Utility sound technician
A utility sound technician, also referred to as sound assistant, sound maintenance or cableperson is an assistant to both the production sound mixer and the boom operator on a film or television set. Although sometimes the utility pulls cable, he or she is more than just a cableperson. The utility is a jack of all trades, assisting in setting up, operating and maintaining the running order of equipment, often acting as a second boom operator, or even second mixer, and also repairing and servicing equipment such as cables and hardware as necessary. As both mixer and boom operator(s) may be busy with their tasks at any given time, the utility may also apply or adjust personal microphones or actors' wireless transmitters, may move microphones or assist in running cables, and may liaise with other departments on issues such as noise minimisation and set lockdown.
A utility may start their career as some form of trainee and move on to utility as their competency increases, or may start as a utility if their experience and knowledge permits. Utilities typically move on to become boom operators or mixers themselves, taking over roles in the sound department previously held by their superiors. In studio based television production, the route for promotion from sound assistant is to sound technician/operator, and finally to sound supervisor. Formal qualifications are not specified for technicians in studio environments, although employers typically look for basic numeracy and literacy, and a solid foundation in maths and physics. Many applicants have A levels/H grades or have taken courses to certificate, diploma or degree level, such as ft2 (Freelance Film and Television Training). As the film and big budget narrative television industries are typically less corporate in nature than studio based television, utility technicians may have no training other than their experience from simply working in the sound department.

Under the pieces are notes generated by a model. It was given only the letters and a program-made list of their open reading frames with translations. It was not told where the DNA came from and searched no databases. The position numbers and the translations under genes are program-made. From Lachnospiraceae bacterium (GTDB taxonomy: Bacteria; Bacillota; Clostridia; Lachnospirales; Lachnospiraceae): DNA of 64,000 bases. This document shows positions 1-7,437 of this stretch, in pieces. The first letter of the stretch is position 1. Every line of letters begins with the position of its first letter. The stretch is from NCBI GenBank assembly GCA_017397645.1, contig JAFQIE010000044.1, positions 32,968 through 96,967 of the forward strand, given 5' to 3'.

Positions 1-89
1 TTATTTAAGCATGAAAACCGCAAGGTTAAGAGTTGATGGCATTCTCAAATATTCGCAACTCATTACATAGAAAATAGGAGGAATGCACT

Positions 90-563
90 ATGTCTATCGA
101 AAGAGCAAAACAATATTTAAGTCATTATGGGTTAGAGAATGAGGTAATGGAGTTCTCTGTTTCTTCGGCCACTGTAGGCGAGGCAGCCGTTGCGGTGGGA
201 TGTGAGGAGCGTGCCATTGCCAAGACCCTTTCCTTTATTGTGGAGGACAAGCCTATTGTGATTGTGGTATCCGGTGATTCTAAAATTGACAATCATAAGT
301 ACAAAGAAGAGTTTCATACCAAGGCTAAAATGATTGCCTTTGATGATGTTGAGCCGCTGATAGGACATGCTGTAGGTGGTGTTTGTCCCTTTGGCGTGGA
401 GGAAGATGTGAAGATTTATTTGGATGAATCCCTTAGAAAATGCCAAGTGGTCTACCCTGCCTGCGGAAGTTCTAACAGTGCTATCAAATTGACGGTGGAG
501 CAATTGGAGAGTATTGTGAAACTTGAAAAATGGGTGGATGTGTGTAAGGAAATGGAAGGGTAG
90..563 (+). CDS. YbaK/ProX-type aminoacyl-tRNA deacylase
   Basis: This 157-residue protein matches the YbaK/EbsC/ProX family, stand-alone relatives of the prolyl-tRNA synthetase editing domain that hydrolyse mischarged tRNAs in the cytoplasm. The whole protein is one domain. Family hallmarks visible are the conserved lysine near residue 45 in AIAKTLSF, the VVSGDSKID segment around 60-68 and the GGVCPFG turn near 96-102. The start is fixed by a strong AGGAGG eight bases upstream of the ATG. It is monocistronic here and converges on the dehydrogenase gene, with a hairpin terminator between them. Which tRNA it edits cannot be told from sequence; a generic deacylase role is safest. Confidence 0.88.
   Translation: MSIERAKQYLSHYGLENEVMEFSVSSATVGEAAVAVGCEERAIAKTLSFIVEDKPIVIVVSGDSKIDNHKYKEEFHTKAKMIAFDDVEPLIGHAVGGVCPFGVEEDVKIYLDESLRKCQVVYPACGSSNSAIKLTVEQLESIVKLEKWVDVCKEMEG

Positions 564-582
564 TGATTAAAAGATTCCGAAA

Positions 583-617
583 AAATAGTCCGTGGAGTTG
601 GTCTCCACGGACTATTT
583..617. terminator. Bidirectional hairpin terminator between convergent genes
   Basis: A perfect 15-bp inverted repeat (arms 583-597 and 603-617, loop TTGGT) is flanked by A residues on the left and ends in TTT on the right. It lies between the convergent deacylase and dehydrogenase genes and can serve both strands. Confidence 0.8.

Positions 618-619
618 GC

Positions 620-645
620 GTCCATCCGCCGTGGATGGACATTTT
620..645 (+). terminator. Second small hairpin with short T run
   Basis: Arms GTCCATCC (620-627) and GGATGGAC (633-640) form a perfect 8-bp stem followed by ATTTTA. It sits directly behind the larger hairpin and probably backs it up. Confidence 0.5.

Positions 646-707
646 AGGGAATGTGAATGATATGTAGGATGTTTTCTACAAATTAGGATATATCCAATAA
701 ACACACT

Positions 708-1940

A utility sound technician typically makes between $150 and $350 (£95–£220) per day, often plus overtime, which varies depending on their exact role and production budget. Usually the production sound mixer will hire boom operator(s) and utility technicians that they know and trust, although one may be provided by the production in some cases.
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